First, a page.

Empire is a smash hit in the United States but that success has not translated well for international audiences. In recent years, Hollywood has been working hard to push a better selection of diverse television shows that include Empire, Black-ish, and Fresh Off The Boat according to the Hollywood Reporter. The problem is, audiences in other countries aren't nearly as accepting of TV shows that boast casts that are made up of minorities. They just don't pull the same ratings, or even close, overseas.
In the wake of a huge Oscars controversy where many wanted to boycott the awards show due to the lack of diversity in the nominees yet again, it seems as if TV is getting it right. More and more TV series featuring minorities in the lead role and filling out the cast are starting to hit the airwaves, and several of them have been incredibly successful, too.
The wait is over! #Empire returns TONIGHT at 9/8c on @foxtv.https://t.co/C6Go7WtOQGAs THR pointed out, there are even new series slated to begin that will feature minority actors, including the new 24 reboot called 24: Legacy that will star Corey Hawkins as well as the new CBS comedy Rush Hour, which is based on the action-comedy film starring Chris Tucker.
— Empire (@EmpireFOX) March 30, 2016
Despite Empire's overwhelming success in the United States in its first season and a pretty decent sophomore season that returns from a mid-season hiatus tonight, the Fox hit has not done well in other countries. Empire has been a failure in Canada, the U.K., Australia, and Germany. When trying to figure out what went wrong with the Fox hit internationally, they are simply blaming the lack of success on the fact that the show has an all-black cast and international audiences cannot relate.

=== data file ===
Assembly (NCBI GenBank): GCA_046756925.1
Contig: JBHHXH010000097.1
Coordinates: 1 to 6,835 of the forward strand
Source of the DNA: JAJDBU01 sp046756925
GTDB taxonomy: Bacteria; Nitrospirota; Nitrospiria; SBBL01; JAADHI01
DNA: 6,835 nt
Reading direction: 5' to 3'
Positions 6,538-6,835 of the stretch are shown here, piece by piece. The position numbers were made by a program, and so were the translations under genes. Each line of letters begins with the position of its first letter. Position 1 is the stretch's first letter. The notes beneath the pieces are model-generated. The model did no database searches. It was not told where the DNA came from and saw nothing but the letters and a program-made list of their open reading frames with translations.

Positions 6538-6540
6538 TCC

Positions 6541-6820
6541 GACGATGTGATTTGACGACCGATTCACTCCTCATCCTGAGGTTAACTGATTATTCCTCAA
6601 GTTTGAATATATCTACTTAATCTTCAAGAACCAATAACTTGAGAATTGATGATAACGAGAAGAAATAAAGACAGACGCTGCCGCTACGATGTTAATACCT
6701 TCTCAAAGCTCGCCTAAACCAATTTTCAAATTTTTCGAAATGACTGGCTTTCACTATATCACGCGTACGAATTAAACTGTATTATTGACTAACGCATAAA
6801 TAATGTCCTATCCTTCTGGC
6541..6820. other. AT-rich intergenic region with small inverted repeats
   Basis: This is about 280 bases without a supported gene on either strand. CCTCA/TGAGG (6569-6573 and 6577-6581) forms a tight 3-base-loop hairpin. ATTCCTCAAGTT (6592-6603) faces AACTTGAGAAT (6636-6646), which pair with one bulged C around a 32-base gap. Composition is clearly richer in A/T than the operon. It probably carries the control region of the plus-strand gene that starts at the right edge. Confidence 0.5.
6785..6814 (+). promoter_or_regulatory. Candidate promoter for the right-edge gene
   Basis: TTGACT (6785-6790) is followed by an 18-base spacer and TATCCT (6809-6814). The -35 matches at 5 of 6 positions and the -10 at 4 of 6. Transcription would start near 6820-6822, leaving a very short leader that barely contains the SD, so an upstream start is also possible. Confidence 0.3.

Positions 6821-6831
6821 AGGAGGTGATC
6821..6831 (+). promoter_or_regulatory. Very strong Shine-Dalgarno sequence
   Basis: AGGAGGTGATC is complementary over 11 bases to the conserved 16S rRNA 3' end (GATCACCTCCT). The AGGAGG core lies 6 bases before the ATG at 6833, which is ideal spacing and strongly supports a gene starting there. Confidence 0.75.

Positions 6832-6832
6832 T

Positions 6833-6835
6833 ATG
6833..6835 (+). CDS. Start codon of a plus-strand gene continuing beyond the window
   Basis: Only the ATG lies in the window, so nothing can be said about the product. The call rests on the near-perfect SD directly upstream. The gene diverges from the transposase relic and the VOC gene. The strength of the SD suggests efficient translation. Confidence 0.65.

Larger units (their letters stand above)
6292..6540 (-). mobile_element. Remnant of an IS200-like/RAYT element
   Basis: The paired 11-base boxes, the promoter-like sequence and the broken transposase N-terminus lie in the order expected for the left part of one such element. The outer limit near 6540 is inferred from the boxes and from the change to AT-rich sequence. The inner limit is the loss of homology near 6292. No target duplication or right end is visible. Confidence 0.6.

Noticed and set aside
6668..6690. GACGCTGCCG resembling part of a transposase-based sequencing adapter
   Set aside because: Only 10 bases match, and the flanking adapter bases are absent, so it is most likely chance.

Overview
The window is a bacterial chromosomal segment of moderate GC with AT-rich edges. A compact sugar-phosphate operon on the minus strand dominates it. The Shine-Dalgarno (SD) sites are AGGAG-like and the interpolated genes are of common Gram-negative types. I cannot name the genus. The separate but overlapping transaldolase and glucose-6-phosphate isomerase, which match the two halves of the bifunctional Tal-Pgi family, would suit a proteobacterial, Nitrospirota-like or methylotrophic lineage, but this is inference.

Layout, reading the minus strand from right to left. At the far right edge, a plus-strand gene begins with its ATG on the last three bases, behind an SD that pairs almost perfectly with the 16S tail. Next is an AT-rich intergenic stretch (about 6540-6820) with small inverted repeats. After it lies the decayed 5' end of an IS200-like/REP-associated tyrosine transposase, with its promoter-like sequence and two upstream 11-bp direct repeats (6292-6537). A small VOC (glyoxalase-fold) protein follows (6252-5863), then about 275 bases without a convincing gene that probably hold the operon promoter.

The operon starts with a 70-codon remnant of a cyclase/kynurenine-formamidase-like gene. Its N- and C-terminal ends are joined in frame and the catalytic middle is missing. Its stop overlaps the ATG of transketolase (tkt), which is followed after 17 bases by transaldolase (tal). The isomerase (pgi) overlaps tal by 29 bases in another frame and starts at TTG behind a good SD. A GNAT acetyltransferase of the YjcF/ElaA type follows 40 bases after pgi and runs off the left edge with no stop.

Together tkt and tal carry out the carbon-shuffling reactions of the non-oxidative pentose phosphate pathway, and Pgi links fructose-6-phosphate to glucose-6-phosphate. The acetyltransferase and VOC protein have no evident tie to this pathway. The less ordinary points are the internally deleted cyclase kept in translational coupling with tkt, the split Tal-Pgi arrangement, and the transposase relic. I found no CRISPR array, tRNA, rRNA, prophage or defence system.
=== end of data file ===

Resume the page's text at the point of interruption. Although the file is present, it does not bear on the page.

What to watch tonight: Welcome back, #Empire! https://t.co/4YXHDrsfZR pic.twitter.com/svnXjav4cq"These shows are a reflection of our society, but [they are] not a reflection of all societies," Marion Edwards, president of international TV at Fox, says. "Having a diverse cast creates another hurdle for U.S. series trying to break through; it would be foolish not to recognize that. We are telling our units that they need to be aware that by creating too much diversity in the leads in their show means … problems having their shows translating to the international market."
— Entertainment Weekly (@EW) March 30, 2016
Is the issue really in the all-black cast? According to Vulture, shows with a black lead actor such as CSI have done well. There is even a new Criminal Minds spinoff starring two minority actors, Tyler James Williams and Daniel Henney. Procedurals such as these tend to be smash hits overseas. So maybe it's not an issue of having an all-black cast with a storyline specific to living an urban lifestyle that is the problem. Instead, it looks like there may be an issue with the type of drama that Empire is that just doesn't translate over to an international audience.
Cookie is ready to take back her throne. #Empire @TherealTaraji pic.twitter.com/AMLyi3pSHPWhile news that Empire does not do well internationally is a bummer, it's certainly not the end of the world for the series. The midseason finale pulled in 12 million viewers for Empire and even with ratings down from the first season, it is still one of the most watched series on TV in the United States. The mid-season premiere is coming up tonight (March 30) and should boast even more viewers than the finale just months ago.
— Empire (@EmpireFOX) March 30, 2016
Will you be tuning in to watch Empire on Fox tonight? All the action goes down at 9/8 c.
[Photo by Kevin Winter/Getty Images]